While in many ways I feel a little relief because we are on the downswing of at least his primary education, I am also pretty scared.  I wonder, is he ready?  Does he know what's about to hit him?  Does he know how easy it is for him to make one decision that could ruin the rest of his life?  The temptations he will encounter as he gets older could reap huge consequences.  Then the panic sets in.  I need more time.  More time to warn him about all the dangers out there.  More time to teach him about the importance of character, empathy and humility.  More time to be the primary influence in his world.   

The Two-Minute Drill to Manhood
John Croyle speaks to this exact fear in The Two-Minute Drill to Manhood, a biblically-centered guide to helping prepare our sons for manhood.  I enjoyed the football analogy in the preface, which describes the timeline of a football game and how winning a game can all come down to the final two minutes.  As parents, the last few years we have with our children in late high-school are also crunch time. The two-minute drill is almost impossible to execute effectively if the team doesn't put in the time it takes to practice it before the game.  So, while I'm not yet in the two-minute drill, now is the time to practice going over the tools I think he needs to be successful.  If we practice enough hopefully when he is out in the world and has just a few minutes to make that decision that will make or break him, my son will be ready.

Sunday, June 22, 2014

Interview with Spence Shelton, Author of #PeopleofGod

The People of GodI had the awesome opportunity to ask Spence Shelton, author and Spiritual Formation Pastor at The Summit Church, a few questions about his new book with Trevor Joy, The People of God: Empowering the Church to Make Disciples.  Below are his reflections on the importance of this book and the growing movement to plant churches around the country and world.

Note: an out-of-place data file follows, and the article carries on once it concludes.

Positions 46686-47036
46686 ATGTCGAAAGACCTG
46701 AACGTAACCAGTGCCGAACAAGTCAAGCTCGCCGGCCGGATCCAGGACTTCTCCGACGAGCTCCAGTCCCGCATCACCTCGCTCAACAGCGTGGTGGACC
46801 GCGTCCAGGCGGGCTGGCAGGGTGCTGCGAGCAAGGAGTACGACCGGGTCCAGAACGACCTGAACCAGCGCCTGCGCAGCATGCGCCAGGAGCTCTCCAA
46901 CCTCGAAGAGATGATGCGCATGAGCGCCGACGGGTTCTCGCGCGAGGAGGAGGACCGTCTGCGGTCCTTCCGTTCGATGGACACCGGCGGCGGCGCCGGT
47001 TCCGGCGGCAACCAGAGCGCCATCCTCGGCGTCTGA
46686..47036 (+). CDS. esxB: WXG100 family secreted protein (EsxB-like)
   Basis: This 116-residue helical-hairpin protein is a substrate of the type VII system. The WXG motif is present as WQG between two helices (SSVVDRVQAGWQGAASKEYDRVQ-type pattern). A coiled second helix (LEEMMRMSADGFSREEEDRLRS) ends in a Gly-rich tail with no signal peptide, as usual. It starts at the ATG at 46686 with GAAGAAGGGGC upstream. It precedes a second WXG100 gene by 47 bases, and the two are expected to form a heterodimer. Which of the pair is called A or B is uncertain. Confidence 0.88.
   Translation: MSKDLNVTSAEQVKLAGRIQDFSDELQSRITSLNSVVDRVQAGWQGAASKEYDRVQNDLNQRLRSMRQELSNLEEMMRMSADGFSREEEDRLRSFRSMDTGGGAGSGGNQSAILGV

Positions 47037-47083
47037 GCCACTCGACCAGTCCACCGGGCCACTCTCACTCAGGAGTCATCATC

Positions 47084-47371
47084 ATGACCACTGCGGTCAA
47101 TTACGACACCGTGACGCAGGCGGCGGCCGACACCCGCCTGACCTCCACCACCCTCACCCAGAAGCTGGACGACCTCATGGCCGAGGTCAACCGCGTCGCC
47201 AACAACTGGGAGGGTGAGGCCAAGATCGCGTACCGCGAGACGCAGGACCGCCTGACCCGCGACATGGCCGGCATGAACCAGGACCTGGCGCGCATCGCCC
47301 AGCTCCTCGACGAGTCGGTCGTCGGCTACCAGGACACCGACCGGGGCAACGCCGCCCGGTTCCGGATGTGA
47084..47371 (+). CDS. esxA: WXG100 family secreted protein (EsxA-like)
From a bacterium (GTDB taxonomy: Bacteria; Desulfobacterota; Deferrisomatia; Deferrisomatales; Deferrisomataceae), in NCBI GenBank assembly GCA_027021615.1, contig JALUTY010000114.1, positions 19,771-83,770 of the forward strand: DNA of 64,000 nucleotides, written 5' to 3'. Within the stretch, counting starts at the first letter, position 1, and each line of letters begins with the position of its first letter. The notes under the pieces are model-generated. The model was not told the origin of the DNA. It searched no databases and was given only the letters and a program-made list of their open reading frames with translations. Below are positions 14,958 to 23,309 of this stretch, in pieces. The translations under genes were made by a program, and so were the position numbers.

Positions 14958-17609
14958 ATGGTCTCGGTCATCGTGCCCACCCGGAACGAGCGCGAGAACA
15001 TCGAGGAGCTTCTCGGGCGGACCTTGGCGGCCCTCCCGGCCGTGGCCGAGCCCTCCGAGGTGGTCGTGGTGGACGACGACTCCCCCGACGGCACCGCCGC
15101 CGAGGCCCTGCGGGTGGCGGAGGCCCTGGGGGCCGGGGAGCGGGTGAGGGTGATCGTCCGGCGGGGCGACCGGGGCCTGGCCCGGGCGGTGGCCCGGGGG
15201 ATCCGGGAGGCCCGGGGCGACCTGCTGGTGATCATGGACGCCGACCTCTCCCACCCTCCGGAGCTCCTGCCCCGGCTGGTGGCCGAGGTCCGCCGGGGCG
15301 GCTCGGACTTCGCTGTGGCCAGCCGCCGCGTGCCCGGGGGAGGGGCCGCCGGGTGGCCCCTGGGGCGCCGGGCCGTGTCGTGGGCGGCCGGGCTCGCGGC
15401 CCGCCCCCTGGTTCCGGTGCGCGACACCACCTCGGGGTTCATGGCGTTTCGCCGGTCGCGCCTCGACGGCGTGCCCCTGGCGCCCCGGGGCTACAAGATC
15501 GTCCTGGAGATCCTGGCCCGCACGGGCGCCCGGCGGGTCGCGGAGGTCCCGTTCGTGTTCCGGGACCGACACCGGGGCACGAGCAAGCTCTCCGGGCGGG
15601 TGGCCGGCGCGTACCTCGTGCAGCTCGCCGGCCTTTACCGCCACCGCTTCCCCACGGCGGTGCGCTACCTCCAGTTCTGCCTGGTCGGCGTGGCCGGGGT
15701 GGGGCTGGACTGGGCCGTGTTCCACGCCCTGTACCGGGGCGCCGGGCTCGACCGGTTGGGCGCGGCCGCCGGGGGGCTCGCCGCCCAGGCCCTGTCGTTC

What is your primary responsibility as Spiritual Formation Pastor at The Summit Church?

We joke that my title is nice and vague so that I can do anything I want and call it "spiritual formation." Kind of like the utility infielder of the pastoral team.  In reality though, I give my time to developing and maintaining the discipleship of our adults here at the Summit Church.

What prompted you to work on The People of God with Trevor Joy?

The book was the product of a friendship that started a few years ago over a cup of coffee and commiseration about how in the world to faithfully make disciples in two very similar church contexts.  The more we talked the more we found we had in agreement.  But on top of that, Trevor is an incredible leader who I've learned a lot from.  God has gifted him with an incredible ability to raise up other leaders and through that build a faithful and effective discipleship ministry.  For me, writing with a friend who had such a great gift was like a win-win.  It was a lot of fun, and I learned a lot from him in the process.

The Summit Church and other churches have very active church-planting ministries.  Why is that important at this time?